The answer to this question can be found at the beginning of Act III scene 1, when Solanio and Salerio meet to discuss the fortunes of their friend Antonio and in particular the way that one of his ships has been shipwrecked. Note what Salerio says:
Wh, yet it lives there unchecked that Antonio hath a ship of rich lading wrecked on teh narrow seas--the Goodwins, I think they call the place, a very dangerous flat, and fatal, where the carcasses of many a tall ship lie buried, as they say, ifmy gossip Report be an honest woman of her word.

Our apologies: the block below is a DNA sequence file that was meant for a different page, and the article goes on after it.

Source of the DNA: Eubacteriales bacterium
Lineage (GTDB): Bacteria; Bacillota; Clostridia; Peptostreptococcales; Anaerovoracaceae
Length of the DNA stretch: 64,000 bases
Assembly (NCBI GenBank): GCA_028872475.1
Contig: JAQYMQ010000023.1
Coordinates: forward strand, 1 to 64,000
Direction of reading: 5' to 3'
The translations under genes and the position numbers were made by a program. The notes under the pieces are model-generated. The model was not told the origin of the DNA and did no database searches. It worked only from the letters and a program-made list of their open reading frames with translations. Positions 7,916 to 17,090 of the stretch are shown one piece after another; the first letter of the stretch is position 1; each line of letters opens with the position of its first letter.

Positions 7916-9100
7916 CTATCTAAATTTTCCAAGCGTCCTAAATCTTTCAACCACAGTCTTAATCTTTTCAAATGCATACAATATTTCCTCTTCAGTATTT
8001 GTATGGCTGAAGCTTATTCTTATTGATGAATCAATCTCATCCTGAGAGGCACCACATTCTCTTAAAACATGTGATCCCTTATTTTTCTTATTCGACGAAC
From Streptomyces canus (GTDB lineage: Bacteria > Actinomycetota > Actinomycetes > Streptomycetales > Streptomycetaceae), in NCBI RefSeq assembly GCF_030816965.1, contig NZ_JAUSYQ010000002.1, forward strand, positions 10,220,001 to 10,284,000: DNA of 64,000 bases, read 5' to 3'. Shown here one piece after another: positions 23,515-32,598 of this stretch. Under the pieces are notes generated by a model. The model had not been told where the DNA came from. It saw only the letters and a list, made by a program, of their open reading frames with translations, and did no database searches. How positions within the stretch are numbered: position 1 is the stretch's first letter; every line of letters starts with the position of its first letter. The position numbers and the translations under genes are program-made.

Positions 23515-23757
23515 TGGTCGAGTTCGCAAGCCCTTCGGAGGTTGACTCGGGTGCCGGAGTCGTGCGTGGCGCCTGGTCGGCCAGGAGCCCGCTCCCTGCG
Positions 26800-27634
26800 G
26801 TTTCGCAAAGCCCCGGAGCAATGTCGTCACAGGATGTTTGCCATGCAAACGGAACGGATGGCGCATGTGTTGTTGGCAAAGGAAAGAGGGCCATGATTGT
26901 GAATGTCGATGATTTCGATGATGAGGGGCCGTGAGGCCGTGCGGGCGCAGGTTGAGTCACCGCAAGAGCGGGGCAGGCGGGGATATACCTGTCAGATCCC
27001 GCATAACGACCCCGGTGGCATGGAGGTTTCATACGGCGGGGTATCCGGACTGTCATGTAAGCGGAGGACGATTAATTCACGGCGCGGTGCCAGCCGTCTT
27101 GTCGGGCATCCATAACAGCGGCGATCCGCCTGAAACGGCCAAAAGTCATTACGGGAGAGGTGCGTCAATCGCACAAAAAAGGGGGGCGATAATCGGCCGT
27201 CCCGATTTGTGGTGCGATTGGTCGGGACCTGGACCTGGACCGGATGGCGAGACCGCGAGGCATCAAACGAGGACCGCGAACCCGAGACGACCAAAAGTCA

"The Goodwins" refers to Goodwin Sands, which lies off the Kentish coast near the Thames estuary in England. Therefore we are told as the rising action increases the tension as we fear Antonio might default on his loan that one of his hopes of gaining back his wealth ten-fold has no been wrecked. Being a merchant at this time was a very risky venture, as more often than not a high proportion of ships failed to return successfully.